Seniors Using Integrative Medicine — But Not Telling Their Doctors
Nearly 2 in 3 people ages 50 to 80 report using integrative medicine strategies to prevent or treat a specific health concern. That’s one of the takeaways from the latest National Poll on Healthy Aging, which surveyed 2,277 U.S. middle-aged and older adults about their beliefs and use of integrative medicine. Other results of the poll include:
- Twenty-one percent of respondents had an interest in trying integrative medicine approaches.
- Thirteen percent had not used any integrative medicine strategies nor had interest in trying them.
- Massage therapy, chiropractic care, meditation and mindfulness, yoga, and acupuncture were the integrative approaches most commonly used.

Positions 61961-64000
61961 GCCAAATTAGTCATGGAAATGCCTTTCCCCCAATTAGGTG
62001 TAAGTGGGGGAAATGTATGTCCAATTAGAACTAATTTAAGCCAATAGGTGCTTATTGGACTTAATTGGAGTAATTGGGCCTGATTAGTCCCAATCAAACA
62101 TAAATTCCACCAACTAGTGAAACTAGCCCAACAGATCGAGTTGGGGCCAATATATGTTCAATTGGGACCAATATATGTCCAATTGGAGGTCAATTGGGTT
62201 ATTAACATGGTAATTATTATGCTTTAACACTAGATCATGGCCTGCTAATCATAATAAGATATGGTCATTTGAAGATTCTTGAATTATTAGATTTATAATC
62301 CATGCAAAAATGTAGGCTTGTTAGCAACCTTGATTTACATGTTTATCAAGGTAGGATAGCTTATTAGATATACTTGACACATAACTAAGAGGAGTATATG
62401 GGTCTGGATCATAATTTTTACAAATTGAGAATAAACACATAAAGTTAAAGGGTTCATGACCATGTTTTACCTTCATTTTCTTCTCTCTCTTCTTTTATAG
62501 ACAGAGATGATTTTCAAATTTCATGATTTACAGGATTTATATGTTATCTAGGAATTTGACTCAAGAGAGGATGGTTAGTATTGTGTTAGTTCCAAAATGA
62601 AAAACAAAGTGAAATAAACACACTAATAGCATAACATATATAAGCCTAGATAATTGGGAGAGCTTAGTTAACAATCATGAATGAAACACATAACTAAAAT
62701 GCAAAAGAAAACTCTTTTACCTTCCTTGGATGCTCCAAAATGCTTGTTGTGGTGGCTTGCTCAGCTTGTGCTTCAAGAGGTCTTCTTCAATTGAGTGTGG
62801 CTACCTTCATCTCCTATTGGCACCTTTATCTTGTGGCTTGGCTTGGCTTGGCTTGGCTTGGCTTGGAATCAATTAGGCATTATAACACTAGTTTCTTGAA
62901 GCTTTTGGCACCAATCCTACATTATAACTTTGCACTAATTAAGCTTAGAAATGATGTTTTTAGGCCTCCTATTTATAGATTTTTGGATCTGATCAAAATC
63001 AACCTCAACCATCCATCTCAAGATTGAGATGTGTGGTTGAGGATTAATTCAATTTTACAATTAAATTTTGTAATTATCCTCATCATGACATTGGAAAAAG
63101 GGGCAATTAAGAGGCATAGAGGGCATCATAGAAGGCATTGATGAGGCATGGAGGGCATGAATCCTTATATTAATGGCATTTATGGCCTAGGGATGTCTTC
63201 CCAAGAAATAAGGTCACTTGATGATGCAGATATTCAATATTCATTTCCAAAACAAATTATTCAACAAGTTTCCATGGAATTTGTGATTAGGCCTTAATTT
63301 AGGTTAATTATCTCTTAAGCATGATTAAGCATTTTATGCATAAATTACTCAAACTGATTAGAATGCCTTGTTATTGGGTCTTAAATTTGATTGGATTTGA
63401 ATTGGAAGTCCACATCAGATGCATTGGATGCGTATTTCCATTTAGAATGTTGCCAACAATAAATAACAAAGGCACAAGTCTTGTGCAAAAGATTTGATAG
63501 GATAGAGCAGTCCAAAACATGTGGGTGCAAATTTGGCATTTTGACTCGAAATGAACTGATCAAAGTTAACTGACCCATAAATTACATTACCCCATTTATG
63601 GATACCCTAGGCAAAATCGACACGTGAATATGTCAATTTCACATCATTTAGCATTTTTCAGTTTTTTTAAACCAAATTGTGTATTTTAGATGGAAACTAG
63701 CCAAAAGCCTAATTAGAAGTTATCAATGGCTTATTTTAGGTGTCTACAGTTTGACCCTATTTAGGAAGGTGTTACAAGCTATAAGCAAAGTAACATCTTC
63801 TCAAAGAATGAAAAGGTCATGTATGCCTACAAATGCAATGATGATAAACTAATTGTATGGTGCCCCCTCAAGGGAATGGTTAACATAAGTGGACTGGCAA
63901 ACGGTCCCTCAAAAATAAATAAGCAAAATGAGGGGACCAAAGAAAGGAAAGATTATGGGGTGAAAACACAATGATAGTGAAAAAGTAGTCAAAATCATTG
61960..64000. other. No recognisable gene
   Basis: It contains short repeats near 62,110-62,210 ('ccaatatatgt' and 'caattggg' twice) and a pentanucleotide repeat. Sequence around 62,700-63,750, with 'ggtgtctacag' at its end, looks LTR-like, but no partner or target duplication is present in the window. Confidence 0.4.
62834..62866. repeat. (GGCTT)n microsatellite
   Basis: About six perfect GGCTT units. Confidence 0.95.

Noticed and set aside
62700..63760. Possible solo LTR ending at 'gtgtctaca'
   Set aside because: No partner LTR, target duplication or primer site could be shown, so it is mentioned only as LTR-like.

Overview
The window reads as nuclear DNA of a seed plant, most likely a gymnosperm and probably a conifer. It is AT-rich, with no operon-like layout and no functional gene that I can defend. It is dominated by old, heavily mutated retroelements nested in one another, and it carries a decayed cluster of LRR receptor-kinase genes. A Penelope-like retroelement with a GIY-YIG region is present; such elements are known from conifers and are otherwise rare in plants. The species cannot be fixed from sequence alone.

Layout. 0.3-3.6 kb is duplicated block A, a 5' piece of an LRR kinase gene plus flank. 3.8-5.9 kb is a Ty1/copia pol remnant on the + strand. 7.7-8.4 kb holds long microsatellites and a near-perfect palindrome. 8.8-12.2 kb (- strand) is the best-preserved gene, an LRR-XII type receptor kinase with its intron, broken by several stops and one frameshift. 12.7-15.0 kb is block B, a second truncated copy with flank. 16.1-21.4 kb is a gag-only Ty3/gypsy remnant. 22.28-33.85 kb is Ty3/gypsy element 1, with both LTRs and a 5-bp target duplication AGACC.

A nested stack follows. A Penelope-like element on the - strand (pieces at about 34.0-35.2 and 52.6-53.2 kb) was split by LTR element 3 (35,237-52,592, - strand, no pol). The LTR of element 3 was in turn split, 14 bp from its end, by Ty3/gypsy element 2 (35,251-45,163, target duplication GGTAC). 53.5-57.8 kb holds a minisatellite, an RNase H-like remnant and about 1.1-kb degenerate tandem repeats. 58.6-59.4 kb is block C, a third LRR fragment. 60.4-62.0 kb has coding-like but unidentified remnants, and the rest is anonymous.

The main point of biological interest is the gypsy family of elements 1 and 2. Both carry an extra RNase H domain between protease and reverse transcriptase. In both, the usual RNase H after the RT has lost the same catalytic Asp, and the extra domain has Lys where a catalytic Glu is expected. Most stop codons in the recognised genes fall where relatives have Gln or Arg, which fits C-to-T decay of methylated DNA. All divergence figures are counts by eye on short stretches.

- Ninety-one percent of people who reported using integrative therapies said they found them beneficial.
- Fewer than one in five adults ages 50–80 had talked to a healthcare provider about integrative medicine strategies — yet 87 percent said they would feel comfortable doing so.
- One in four older adults overall said their healthcare provider asks about lifestyle factors such as exercise, sleep, and nutrition at all medical visits.
As integrative medicine continues to gain mainstream popularity, the poll findings suggest that both doctors and patients have an opportunity to discuss such therapies and make decisions about their use together.
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